Background photo is an image of Highway 395 on the shores of Abert Lake, made by F.J.D. John in 2016.
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Of course, when temperatures in the valley get down that low, pipes burst and engine blocks freeze; but there was one cold snap that did more than just that.
THE NIGHT OF Jan. 16, 1943, was a bitter cold one — around 10 degrees. It was cold enough that residents of the Laurelhurst neighborhood in southeast Portland were able to ice-skate on the shallow pond there in the park. The brand-new 523-foot, 16,000-ton steam tanker S.S. Schenectady, which had just rolled out of the Kaiser shipyard in Portland a week or two before, was docked there on the river, building steam to put out to sea.
And then, around 11 p.m., with a crack that one bystander said actually shook the ground, the huge ship suddenly broke in half, folding like a jackknife. The bow and stern plunged down into the water and wedged into the muddy bottom of the lagoon, pushing the middle of the ship high into the air. And the 30 crew members, who had been preparing the big ship to cast off and head out to sea, surely thought they were about to die.
Luckily, the water beneath the dock was shallow — barely deep enough to float the ship, which drew up to 30 feet depending on its load. The crew members were easily able to get up on deck. In the rush to escape, the third mate hurt his ankle, but that was the only injury.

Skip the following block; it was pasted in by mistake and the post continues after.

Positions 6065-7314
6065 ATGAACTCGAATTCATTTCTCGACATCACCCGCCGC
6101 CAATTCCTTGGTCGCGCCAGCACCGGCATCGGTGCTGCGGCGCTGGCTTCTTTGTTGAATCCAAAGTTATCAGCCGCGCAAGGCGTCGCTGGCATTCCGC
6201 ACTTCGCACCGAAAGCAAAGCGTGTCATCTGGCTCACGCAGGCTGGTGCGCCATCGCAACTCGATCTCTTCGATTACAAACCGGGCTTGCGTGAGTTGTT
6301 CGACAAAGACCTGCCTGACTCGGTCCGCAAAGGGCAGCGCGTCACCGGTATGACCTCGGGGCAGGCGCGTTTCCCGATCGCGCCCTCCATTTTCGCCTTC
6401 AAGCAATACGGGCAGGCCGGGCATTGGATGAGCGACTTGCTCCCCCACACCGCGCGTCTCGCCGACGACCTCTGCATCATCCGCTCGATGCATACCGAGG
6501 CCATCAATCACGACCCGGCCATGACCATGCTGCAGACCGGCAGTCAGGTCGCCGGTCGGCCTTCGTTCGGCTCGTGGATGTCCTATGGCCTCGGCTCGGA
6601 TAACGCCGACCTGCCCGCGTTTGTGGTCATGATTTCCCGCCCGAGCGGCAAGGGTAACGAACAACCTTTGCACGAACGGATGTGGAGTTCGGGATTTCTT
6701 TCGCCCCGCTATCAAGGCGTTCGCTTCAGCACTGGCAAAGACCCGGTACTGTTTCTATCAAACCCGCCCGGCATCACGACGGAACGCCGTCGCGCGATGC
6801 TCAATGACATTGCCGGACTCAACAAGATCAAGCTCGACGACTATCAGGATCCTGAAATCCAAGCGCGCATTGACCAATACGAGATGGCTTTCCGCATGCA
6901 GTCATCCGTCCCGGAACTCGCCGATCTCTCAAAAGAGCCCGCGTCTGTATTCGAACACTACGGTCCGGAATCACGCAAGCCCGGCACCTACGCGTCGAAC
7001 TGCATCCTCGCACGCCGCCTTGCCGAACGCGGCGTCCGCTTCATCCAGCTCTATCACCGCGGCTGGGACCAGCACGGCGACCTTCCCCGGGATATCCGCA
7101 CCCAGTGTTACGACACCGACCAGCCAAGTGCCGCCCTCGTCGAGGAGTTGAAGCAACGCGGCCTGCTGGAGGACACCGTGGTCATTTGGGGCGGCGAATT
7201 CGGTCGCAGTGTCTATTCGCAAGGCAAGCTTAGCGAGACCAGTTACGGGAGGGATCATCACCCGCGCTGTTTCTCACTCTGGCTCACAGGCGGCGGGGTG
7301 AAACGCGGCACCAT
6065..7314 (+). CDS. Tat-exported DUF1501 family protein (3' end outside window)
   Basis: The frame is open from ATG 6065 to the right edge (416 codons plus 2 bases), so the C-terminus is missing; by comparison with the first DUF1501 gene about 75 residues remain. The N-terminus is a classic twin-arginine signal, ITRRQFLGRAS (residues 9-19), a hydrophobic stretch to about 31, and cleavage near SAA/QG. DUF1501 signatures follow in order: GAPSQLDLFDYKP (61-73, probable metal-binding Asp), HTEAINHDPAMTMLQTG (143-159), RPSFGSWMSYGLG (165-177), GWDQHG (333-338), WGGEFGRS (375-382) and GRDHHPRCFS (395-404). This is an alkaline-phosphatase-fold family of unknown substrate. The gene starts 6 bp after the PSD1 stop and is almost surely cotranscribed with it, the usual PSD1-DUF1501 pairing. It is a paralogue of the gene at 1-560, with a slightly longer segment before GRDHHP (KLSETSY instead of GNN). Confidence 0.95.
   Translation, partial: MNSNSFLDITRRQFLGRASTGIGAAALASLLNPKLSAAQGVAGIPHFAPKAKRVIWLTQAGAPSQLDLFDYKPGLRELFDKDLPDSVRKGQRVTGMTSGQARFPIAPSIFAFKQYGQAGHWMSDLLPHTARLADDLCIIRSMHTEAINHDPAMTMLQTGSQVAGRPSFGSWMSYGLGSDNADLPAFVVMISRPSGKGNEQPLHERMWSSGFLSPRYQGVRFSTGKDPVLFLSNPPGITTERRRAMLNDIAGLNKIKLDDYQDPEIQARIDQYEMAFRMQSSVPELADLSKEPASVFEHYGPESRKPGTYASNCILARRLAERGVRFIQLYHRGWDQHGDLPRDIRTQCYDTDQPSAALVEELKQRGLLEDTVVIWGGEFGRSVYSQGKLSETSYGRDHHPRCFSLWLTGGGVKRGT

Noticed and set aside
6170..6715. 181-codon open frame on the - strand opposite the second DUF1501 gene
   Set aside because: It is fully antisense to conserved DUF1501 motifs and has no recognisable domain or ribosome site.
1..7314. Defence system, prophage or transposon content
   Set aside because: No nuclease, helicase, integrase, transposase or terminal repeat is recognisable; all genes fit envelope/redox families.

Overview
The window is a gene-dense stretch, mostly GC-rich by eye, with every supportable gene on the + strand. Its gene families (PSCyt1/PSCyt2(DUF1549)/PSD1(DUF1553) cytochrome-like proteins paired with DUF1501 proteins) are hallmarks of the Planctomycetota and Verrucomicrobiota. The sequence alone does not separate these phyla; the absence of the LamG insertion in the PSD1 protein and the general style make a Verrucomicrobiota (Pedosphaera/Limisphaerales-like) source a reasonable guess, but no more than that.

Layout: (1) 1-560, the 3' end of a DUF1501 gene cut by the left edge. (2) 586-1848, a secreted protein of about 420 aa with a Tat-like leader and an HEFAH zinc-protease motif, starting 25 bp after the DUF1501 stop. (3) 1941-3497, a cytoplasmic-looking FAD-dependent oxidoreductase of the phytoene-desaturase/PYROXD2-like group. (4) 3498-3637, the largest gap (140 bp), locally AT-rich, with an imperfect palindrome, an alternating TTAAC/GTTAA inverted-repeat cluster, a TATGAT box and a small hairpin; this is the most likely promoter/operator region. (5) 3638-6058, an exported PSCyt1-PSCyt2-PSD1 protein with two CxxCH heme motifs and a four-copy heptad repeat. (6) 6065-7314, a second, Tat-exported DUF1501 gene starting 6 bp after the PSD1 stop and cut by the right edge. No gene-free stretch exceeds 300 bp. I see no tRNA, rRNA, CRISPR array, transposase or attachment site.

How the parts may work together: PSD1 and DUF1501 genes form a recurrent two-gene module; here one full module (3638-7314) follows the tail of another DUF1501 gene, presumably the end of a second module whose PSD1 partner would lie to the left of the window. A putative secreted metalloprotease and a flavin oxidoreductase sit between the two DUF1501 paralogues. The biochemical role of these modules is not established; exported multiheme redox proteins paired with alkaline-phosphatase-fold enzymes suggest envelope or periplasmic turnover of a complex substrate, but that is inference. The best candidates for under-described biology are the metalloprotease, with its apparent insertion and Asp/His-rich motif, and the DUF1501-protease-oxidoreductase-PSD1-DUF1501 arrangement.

This being war time, suspicions naturally turned to sabotage. But authorities quickly ruled that out. Eventually it was determined that flaws in some of the steel used to build the ship had made it brittle, and the temperature differential between the 10-degree air and the 40-degree river water had been enough to start a crack, which had raced around the ship from one side to the other, splitting the big vessel in half.
Because of where the ship was, the repair was relatively simple. The ship was simply sunk the rest of the way, so that it rested entirely on the bottom of the shallow lagoon; this naturally forced the crack closed as the weight of the ship straightened her out. Then scabs were welded across the crack, and she was refloated, and limped back upriver to the shipyard. A few weeks later, good as new, she was heading out to sea with a load of gasoline to power the American war machine.
We can only imagine how apprehensive the sailors assigned to the Schenectady’s crew must have been as the big, freshly patched ship cleared the Columbia Bar and headed out into the deep blue sea. But they did have one consolation: They were headed for the Pacific Theater … so at least it would be nice and warm.